Logistics is an ever-changing industry with many moving parts impacting costs, capacity, and business efficiencies. We asked the experts what the keys to success in today's logistics are.
Relationships in Logistics
The value of cultivating business relationships is often lost in today's digital world. Many logistics tasks are automated or teed up over email rather than phones, removing people from creating personal connections. Nonetheless, shipping can be chaotic, and shippers and carriers alike can expect the unexpected to impact movement many times a year. When situations arise, it is far easier to convince those you have a relationship with to go above and beyond and help you in a crisis than anyone else.
Ed Burns from Burns Logistics Solutions shared with us:
The key to success in logistics is relationships. You need to foster relationships with all of the players – shippers, carriers, consignees, brokers – and understand their goals. If everyone is in alignment, you can reduce costs and improve operational efficiencies. Digital tools can help with this, but they don’t replace the relationships.
At the end of the day, software cannot pick up freight and deliver it to the destination – a tractor-trailer and driver make the deliveries. That isn’t going to change anytime soon. If we lose focus on the tangible equipment making deliveries and focus entirely on technology, we miss the whole point!
Too often, people fail to take the time to build relationships with truckers, brokers, shippers, and receivers. They don't make an effort to make personal connections, which can hinder you in the long run.
A lot can go haywire with freight. A load cannot be delivered as expected, unexpected storage is needed, or a trucker is expected to hold a load and sit on making any movements. You are more likely to negotiate a workable situation for all involved if you have a solid relationship with those people.
As a shipper, there will be times when you need to pull a miracle—when severe weather, driver shortages, or fuel cost issues stop you from moving your freight. Creating personal connections and generally treating your connections well–such as feeding good freight to certain valuable truckers–will serve you well in the long run. You should be flexible when you build relationships with vendors, carriers, and receivers. Be open to learning about what is important to them as you will be continuously negotiating with them as the industry goes through its ups and downs.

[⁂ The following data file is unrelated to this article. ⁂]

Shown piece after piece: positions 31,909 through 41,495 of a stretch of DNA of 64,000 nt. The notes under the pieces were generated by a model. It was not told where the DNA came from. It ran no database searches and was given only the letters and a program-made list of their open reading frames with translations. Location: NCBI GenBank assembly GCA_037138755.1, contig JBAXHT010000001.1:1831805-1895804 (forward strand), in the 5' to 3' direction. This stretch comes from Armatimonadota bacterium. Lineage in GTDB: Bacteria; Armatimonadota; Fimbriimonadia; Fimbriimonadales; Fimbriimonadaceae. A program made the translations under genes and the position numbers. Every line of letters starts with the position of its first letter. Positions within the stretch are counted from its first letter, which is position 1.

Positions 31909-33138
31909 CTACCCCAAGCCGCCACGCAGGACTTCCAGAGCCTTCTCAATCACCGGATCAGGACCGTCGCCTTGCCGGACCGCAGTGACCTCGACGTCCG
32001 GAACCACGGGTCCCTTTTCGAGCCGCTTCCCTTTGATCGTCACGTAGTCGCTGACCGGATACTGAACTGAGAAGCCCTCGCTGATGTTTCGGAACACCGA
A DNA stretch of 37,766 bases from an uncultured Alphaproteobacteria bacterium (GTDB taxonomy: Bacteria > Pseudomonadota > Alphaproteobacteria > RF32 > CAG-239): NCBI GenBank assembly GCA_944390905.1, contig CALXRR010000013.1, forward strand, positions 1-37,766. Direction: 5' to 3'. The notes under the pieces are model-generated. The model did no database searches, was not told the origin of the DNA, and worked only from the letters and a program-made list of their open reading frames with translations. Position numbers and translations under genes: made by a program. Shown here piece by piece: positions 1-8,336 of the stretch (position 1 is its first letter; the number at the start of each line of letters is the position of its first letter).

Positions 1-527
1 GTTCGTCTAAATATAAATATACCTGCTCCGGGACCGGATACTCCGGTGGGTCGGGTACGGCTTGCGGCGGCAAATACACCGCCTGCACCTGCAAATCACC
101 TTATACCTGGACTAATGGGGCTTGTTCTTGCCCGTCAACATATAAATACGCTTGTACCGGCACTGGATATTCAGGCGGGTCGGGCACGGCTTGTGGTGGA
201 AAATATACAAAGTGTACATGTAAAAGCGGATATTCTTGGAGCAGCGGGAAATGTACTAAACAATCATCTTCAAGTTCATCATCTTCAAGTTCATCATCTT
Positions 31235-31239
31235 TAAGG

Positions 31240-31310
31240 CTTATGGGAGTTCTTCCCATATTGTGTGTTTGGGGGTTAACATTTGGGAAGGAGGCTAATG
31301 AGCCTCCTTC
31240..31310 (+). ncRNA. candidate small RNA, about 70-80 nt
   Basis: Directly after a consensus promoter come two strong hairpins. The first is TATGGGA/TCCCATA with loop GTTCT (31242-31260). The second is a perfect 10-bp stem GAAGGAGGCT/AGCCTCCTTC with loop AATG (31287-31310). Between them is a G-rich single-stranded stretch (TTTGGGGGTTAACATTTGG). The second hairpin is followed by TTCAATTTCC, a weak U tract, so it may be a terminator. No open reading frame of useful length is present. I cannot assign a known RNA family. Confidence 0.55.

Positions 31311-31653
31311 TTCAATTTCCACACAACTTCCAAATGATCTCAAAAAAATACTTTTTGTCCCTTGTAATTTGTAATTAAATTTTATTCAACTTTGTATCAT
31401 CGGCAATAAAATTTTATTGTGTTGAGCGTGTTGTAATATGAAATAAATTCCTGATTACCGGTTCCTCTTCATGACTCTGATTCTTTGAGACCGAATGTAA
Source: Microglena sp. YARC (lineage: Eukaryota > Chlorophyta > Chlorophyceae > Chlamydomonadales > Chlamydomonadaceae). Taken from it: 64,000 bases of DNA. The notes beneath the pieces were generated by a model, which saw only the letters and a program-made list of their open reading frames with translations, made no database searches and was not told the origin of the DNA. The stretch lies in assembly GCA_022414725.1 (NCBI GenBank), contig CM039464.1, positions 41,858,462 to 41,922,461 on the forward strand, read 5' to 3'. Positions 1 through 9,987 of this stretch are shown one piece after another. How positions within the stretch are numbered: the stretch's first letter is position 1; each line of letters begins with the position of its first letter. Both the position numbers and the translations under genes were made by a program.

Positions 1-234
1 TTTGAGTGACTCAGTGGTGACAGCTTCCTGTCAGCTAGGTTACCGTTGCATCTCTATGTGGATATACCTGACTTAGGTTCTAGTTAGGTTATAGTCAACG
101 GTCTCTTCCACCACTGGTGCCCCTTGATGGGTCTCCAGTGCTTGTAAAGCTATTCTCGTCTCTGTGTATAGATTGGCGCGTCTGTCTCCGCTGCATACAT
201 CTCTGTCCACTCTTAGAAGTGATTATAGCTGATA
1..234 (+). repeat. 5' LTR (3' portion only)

Ed Burns also shared his thoughts on the kinds of things carriers themselves should consider when building relationships with shippers.
Relationships with shippers come from understanding their goals in great detail. The decision-maker at a shipper is often under pressure from executives at the company to find carriers cheaper and faster, but that often comes at a price, and the price is service levels. Help your shipper be successful by understanding the level of service they need.
What happens if their product isn’t delivered on time?
What happens if the load doesn’t get picked up?
Who gets blamed for it?
Probably the same logistics manager who is trying to source carriers cheap. The cost isn’t just the linehaul for the load; the cost is delays, missed loads, damaged goods – that can add up quickly when you’re working with a “cheap” carrier. So, what’s the TRUE shipper priority? If you can answer that accurately, then you’re able to provide pricing that supports the service levels they need.
Is logistics technology all that?
Of course, we are in the business of selling logistics technology, but we agree technology alone will not make you successful in this industry. Ed shared with us:
When it comes to technology, it seems like many people in transportation get excited at digital tools for the sake of the tool, not what the tool can accomplish. Big data. Blockchain. EDL. These are just words unless they are applied in ways to support the business goals of the shipper, the carrier, or both. “I need complete visibility!” people will say. Why? Just for the sake of it?
The best digital tools are the ones that are born out of business goals. One of the best examples is in high value freight – that is a transportation sector with legitimate needs for digital tools that provide visibility, many high value trailers can be locked down or have the brakes engaged from a remote location to ensure the goods aren’t stolen. That makes sense!
Providing technology that makes sense is why we focus heavily on integrating our shipping software to our customers' existing technology. Our goal is to enable them to pull system data into a single hub to achieve business goals more efficiently.
The Right Balance
From logistics resource ELD Focus, Arnold Chapman shared his thoughts on creating a balance between relationships and technology.
The perfect balance between developing great relationships and digital tools for shippers is 60% technology and 40% human. There are tasks best suited for human expertise, while there are those that can be enhanced by technology, and the rest requires both. Human expertise cannot be replaced, especially when it comes to decision making, strategic thinking, and creativity. However, technology is great for strengthening your operational functions.
We advocate digitizing processes as we witness what that can do for businesses that heavily ship freight every day. As we cover in our post Grow Your Business with TMS - More Time and Resources, many internal resources can be reallocated when you use shipping automation tools. But the fact remains that creating relationships in this industry, in particular, is vital to your success.
For more industry tips, we encourage you to check out our eBook bundle featuring guides on carrier rate shopping, digitizing logistical supply chains, tracking & reporting, and parcel & freight auditing.
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